Kale has been one of those vegetables that has had a bit of an image problem in the past. Robust and super hardy plants, they have a certain don’t mess with me attitude about them and can cope with whatever the winter weather will through at them. I’ve been growing them since I took on my plot and they have stood unflinching through minus 15 degrees C, being buried under several feet of snow and this winter have coped with the deluge of rain deposited on them.
Popular in Britain as a crop for thousands of years, it’s thought they may have been introduced by the Romans. A rich source of vitamins and minerals kale, like its brassica cousin the cabbage, would have been an important part of the diet of our ancestors. There is an earthiness and sense of the peasant about kale and perhaps this is why it has proved unpopular in recent times. Competing with imported out of season tomatoes, aubergines and peppers, which bring a splash of the summer to our gloomy winters, is going to be a hard sell. Then there’s the taste, when you eat kale you know it’s good for you with its rich irony flavour. Palates used to blander tastes and imported vegetables are going to struggle with such a hale and hearty vegetable.
This is a pity though because kale is one of the easiest crops to grow and one of the most versatile in the kitchen. Curly kale is the classic variety, with cavolo nero being the most fashionable but my own favourite is Russian red Kale which I find to be sweeter than other kales. It must be up there as one of the prettiest vegetables, a must for any kitchen garden. Grey-green leaves with pink veins are an unusual and striking combo. And, as the light levels and temperatures drop the colours become more intense. The leaves are frilly and capture raindrops which glisten like droplets of molten silver. They look even better with a dusting of frost. Red Russian is one of the hardiest too, originating from Siberia.
Brassicas are one of those crops which can break even the keenest and green fingered of gardeners. They seem to suffer from more than their fair share of pests and diseases. Club root, a fungal disease which causes the roots of brassicas to swell and the plants to become stunted can stay in the soil for over twenty years. No amount of crop rotation is going to eliminate this from your veg garden. Then there’s cabbage white butterflies whose caterpillars can strip a plant bare over night. If you’ve struggled with cabbages and are fed up with attempts to grow broccoli then you need to give red Russian kale a try. Club root is in the soil at my allotments but kale, and red Russian in particular, seems oblivious to this fact. Even the caterpillars of cabbage whites seem to show little interest. Perhaps this is because fellow allotment holders are kindly growing more appealing, and sacrificial, cabbages. White fly will take up residence but other than a plume of tiny winged creatures filling your kitchen they seem to be no problem for the plant itself.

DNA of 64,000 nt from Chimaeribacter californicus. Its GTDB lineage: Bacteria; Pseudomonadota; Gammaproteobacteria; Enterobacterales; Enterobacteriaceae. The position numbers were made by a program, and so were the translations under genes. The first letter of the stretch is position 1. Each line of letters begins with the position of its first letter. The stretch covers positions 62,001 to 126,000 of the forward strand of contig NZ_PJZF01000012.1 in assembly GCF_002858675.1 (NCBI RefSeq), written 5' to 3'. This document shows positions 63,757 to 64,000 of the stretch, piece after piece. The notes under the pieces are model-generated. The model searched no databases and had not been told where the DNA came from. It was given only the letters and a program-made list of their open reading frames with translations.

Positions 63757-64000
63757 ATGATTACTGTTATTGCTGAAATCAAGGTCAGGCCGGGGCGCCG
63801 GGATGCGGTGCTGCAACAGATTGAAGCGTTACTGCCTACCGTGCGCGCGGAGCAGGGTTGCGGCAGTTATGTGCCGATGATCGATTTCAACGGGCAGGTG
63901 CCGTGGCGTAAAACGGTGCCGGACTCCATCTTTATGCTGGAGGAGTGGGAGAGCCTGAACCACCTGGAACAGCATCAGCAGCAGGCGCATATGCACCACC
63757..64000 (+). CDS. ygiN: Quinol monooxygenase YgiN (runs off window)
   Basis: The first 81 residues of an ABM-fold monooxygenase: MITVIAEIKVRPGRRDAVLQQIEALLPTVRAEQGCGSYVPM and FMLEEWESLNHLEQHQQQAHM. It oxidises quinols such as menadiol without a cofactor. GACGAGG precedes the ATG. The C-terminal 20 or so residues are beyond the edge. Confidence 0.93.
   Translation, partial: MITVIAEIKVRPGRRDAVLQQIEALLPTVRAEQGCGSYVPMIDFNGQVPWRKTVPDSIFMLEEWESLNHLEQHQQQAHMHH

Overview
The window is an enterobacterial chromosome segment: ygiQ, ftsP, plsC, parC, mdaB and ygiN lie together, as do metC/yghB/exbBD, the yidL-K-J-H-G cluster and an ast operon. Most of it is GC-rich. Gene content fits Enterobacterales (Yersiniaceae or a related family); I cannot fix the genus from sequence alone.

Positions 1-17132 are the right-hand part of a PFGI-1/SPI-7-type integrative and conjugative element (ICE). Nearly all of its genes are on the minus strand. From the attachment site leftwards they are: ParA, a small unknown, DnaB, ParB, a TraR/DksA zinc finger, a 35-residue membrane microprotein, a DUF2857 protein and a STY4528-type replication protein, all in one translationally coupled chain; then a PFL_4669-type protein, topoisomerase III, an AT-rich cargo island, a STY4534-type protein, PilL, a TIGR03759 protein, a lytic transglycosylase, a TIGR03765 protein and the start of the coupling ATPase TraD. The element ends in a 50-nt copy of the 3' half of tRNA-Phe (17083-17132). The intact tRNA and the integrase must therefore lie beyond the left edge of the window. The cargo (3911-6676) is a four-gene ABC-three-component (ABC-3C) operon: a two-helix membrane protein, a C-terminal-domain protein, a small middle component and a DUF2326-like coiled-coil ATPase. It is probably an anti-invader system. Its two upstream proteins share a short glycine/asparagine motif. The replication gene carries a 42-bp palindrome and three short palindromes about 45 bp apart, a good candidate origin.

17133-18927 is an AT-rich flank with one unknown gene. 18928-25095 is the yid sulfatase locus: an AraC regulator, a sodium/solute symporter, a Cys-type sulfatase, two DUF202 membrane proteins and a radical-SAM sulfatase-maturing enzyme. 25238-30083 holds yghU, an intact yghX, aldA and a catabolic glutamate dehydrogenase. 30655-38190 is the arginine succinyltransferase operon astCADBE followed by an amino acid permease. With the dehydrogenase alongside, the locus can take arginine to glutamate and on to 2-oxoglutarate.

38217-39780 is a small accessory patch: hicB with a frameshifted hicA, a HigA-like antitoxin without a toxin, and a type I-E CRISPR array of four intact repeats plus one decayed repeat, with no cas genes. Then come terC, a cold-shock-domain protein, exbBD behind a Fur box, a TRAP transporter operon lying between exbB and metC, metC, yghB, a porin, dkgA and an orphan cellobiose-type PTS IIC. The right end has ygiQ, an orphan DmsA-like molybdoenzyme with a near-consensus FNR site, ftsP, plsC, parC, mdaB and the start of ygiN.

The beauty of red Russian kale is you can have it pretty much all year round. You could sow throughout the year if you wanted baby leaves to use in salads and stir-frys. Sow in spring and you can crop from summer right through until the following spring or sow in late summer for plants which will go through the winter. Simply keep picking the leaves and they will go on producing. I find three or four plants are enough, as you never want to strip a plant bare, they do need some leaves to keep on growing. I always sow into modules or a seed tray and nurture young plants in my greenhouse or cold frame until they are big enough to go out onto the allotment. But I’m sure you could sow the seeds direct too, just make sure you protect the young seedlings from slugs.
Kales are becoming trendy again. We’re learning to embrace stronger flavours, we love the idea of super foods and are harking back to comfort foods and rustic cooking. Kale fits the bill perfectly. It’s getting easier to come by in supermarkets and farmer markets, particularly the curly and cavolo nero varieties but you’ll struggle to find red Russian. I’ve only seen it once in an organic shop in Hebden Bridge. I was so surprised I squealed ‘red Russian kale’, much to the consternation of the fellow customers. So if you’re going to grow one kale grow this one.